Frontline Feminisms: Women, War, and Resistance

Frontline Feminisms: Women, War, and Resistance

Frontline Feminisms: Women, War, and Resistance

Frontline Feminisms: Women, War, and Resistance

Synopsis

Around the world, women have long been on the frontlines, protesting war and military forces. The essays in this collection, from both scholars and activists, explore the experiences of local women's groups that have developed to fight war, militarization, political domination, and patriarchy throughout the world. The writings in this collection cover a range of genres from memoir and historical accounts to critical essays. What holds the writings together is an urgency to reflect on and analyze women's activism on the frontiers - from Palestine, Sudan, Iran, Kosovo and rural India to Serbia, Croatia, Okinawa, Israel, U.S. prisons, and the racialized American South.

Excerpt

Five years after the United Nations Fourth International Conference on Women in Beijing (September 1995), I reflect on what feminists have achieved after more than four decades of organizing around issues of social and economic justice for women. I realize that civil rights are not the same as economic justice. While issues such as health, nutrition, reproductive rights, violence, misogyny, and women's poverty and labor struggles have achieved widespread global recognition, women still constitute the world's poor and the majority of the world's refugees. The so-called structural adjustment policies of the International Monetary Fund and the World Bank continue to have a devastating impact on Third World women. Militarization, environmental degradation, the WTO, heterosexist state practices, religious fundamentalism, and the exploitation of poor women's labor by multinationals all pose profound challenges for feminists as we embark upon the twenty-first century.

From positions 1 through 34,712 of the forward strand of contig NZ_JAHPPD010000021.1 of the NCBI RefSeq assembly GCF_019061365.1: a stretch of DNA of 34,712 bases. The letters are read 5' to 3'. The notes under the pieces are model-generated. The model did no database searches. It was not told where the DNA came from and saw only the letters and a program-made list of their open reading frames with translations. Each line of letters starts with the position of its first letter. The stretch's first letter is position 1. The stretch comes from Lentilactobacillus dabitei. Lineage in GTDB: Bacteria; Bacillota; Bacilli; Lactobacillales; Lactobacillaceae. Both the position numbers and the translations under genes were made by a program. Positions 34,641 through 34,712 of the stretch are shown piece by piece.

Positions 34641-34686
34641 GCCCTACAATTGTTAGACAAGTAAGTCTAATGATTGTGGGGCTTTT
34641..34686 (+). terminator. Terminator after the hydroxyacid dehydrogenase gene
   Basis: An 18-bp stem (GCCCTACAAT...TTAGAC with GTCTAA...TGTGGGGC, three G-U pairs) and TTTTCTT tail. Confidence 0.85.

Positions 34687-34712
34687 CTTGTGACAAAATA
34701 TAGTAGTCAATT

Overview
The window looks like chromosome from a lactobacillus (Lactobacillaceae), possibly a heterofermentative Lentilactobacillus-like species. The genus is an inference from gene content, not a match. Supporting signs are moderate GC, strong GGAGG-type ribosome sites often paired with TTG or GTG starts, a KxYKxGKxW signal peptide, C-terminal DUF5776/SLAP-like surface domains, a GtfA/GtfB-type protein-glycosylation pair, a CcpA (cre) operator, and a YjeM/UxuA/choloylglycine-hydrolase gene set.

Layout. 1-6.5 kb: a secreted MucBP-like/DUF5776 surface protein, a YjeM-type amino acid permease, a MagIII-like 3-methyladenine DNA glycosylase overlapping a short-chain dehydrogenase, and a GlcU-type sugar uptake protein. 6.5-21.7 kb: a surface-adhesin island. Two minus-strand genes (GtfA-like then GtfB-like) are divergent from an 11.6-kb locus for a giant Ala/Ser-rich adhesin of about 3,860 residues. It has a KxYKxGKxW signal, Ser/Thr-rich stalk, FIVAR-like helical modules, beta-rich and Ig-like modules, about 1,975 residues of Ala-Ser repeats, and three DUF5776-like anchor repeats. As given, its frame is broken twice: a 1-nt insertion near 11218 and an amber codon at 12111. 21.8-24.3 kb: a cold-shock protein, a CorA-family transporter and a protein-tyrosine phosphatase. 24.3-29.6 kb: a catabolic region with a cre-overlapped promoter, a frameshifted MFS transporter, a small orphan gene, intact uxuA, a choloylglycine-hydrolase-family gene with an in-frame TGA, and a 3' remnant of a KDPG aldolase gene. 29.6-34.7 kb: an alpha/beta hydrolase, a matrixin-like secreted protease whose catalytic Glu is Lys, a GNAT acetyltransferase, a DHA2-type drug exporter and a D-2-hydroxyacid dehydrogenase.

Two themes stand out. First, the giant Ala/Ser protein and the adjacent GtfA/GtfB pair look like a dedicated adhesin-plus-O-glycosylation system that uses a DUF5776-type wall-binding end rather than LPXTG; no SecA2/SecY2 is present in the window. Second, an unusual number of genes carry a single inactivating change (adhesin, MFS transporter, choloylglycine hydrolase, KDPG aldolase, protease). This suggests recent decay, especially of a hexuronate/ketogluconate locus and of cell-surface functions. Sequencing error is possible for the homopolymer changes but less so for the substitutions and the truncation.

While feminists across the globe have been variously successful, we inherit a number of challenges our mothers and grandmothers faced. But there are also new challenges as we attempt to make sense of a world indelibly marked by the failure of postcolonial capitalist and communist nation-states to provide for the social, economic, spiritual, and psychic needs of the majority of the world's population. At the beginning of the Christian millennium (year 2000, also 5760 according to the Hebrew, 4697 according to the Chinese, and 1420 according to the Arabic calendar-“just another day” according to Oren Lyons, Faithkeeper of the Onandaga Nation), globalization has come to represent the interests of corporations and the free market rather than self-determination and free-

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